A wild guess, based upon your description of the problem leads me to believe the engine has sustained damage to the piston, rings, cylinder, cylinder head and or gasket on any combination thereof, and possibly the lubrication system, water pump, crankshaft and connecting rods. I believe the most likely cause is low oil level, contaminated oil due to short runs without the engine being brought up to full operating temperature allowing oil dilution with gasoline, overheating and or engine that has been dusted, i.e. sucked in dirt via a torn intake boot or any combination thereof.

Unless you are willing to put forth significant effort to learn about rebuilding an engine it may be better for you to take it to a reliable shop or purchase a rebuilt engine from a provider such as nFlow. If you choose the latter I would still perform all diagnostics before purchasing a rebuilt engine and also be prepared for and willing to put forth the effort for removal and installation of the engine. I suggest taking many pictures as you perform disassembly to aid in reassembly.
Thank you for the response. We have been waiting on a fuel pressure tester and a compression tester. We have the manual we are working through the engine we have a fuel pressure of 25 psi so we are replacing the pump filter and the regulator.

We will start working on the top end we have a compression tester it is reading 110 cold 130 warm and 160 wet, that being said during the wet test there was a mist from the attachment point and the spark plug seat. so we are going to test once we rebuild the fuel pump. as a side note we were having some sound of rocks during running and at shutoff a water drop bloop sound this was because the oil dipstick was loose. I do not know if these are normal sounds.

I will keep you updated when we test cylinder pressure again. If it is the same I am guessing it would be a top-end rebuild with o-ring and gasket replacement and possibly full rebuild I plan on getting a leak down tester if there is no improvement with tightening of the compression tester.
 

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Thank you for the response. We have been waiting on a fuel pressure tester and a compression tester. We have the manual we are working through the engine we have a fuel pressure of 25 psi so we are replacing the pump filter and the regulator.

We will start working on the top end we have a compression tester it is reading 110 cold 130 warm and 160 wet, that being said during the wet test there was a mist from the attachment point and the spark plug seat. so we are going to test once we rebuild the fuel pump. as a side note we were having some sound of rocks during running and at shutoff a water drop bloop sound this was because the oil dipstick was loose. I do not know if these are normal sounds.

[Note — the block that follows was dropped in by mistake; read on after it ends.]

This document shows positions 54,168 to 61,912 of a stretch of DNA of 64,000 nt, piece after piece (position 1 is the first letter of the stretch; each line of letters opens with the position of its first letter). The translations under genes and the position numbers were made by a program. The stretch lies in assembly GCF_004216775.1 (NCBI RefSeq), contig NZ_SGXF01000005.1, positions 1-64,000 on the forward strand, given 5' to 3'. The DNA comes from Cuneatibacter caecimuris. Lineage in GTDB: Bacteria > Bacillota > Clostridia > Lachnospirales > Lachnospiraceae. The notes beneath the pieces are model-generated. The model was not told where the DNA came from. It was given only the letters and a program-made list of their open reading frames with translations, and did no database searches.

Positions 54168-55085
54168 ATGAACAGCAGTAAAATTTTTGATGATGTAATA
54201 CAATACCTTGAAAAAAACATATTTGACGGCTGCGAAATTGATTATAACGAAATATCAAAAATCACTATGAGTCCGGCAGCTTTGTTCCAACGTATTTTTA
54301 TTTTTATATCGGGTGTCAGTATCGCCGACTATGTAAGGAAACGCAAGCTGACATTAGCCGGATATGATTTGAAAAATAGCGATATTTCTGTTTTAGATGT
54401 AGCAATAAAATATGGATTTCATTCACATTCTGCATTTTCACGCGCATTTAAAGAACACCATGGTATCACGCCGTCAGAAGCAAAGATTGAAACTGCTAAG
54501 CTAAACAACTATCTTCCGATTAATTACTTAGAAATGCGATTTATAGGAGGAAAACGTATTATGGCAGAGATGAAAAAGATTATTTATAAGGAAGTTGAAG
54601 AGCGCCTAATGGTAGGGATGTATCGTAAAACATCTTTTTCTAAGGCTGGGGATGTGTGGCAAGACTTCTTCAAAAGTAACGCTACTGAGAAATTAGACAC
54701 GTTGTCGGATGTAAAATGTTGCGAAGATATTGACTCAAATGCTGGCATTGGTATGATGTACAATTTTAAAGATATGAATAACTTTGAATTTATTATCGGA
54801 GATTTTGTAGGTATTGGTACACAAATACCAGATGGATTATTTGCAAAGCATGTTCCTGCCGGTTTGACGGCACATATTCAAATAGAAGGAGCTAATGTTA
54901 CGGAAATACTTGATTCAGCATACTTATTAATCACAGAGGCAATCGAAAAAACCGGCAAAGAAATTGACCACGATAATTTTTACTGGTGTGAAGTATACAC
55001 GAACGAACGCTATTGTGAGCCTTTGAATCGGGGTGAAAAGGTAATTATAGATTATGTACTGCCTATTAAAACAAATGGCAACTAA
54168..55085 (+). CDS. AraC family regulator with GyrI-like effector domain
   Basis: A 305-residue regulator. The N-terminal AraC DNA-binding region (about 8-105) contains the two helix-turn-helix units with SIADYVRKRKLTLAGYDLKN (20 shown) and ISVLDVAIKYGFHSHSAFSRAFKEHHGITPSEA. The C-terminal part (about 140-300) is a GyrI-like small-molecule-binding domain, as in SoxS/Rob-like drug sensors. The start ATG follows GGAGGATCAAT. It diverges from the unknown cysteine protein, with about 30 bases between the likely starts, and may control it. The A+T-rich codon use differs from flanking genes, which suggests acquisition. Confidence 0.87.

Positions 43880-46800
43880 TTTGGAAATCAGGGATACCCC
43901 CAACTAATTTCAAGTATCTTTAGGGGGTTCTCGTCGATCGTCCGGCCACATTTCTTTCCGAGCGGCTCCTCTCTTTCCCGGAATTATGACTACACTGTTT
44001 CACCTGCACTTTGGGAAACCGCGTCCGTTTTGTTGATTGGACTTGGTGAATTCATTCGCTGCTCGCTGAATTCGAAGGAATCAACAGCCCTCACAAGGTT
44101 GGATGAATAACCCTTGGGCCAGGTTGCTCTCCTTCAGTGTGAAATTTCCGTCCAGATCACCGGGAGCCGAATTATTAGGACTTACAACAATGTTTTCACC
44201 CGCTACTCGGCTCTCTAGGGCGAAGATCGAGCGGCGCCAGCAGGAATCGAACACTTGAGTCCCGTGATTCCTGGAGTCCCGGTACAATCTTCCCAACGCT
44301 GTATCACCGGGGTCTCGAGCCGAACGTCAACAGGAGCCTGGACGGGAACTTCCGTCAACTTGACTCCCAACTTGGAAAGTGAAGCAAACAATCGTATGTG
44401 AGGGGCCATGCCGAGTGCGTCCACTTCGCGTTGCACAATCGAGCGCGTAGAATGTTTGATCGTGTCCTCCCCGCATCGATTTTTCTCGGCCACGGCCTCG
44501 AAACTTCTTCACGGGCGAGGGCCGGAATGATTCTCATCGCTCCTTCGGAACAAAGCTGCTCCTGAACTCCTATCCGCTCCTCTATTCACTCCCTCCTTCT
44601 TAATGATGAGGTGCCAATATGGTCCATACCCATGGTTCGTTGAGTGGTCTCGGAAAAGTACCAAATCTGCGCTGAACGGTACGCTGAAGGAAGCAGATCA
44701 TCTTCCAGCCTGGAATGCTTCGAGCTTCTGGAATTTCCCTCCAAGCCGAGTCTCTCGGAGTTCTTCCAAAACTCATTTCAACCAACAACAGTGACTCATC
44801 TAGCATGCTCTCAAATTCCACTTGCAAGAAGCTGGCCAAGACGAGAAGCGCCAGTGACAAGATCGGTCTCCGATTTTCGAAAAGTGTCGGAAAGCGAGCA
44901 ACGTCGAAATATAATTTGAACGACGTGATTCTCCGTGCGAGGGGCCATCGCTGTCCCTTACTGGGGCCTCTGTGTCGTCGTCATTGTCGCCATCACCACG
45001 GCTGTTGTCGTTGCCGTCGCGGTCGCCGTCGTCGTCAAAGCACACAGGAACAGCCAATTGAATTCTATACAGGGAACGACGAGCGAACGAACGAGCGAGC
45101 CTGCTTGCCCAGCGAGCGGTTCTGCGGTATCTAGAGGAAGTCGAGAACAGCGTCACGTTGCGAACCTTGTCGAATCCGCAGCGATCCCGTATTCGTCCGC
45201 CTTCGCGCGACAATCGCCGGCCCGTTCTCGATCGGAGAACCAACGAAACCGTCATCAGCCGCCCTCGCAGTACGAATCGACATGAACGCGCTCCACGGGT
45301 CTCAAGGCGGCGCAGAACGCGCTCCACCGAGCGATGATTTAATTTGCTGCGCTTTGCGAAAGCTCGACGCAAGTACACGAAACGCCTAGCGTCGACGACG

I will keep you updated when we test cylinder pressure again. If it is the same I am guessing it would be a top-end rebuild with o-ring and gasket replacement and possibly full rebuild I plan on getting a leak down tester if there is no improvement with tightening of the compression tester.
I'm interested to hear how it comes out.
 

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J, you didn't mention the hrs/miles but if you only have 25 psi fuel pressure, I am surprised it ran at all. You would definitely be down on power with that as you should be able to hit 45-50 mph with any kind of rings left in the engine. Make sure you check the round black canister filter above the fuel pump . Try to blow thru it and see how much resistance there is. Normally by now they are plugged and most times cracked and dumping the fuel (and pressure) back in the tank. You would need to throw the filter away and replace it with fuel resistant fuel line and then put an inline filter after the tank.

If the TBAP harness has not been replaced feel for a taped up lump about 8" from the TBAP SENSOR...it is bad.. That will kill the power as well....



This high quality T-BAP repair harness typically fixes Polaris engine codes:


  • Blink code 41
  • Blink code 45
  • Blink code 46
  • SPN 102, FMI 3, 4, 2
  • SPN 105, FMI 3, 4

Some symptoms of a bad T-Bap harness are engine will run poorly, no power, poor idle and engine miss. This will be very noticeable when riding in changing elevations.

Oh yeah...check for stored EFI codes..


This harness will fit all Polaris EFI 700cc - 1000cc 550cc 570cc machines with the exception of the RZR 900.


Please do a visual comparison to make sure you are ordering the correct part.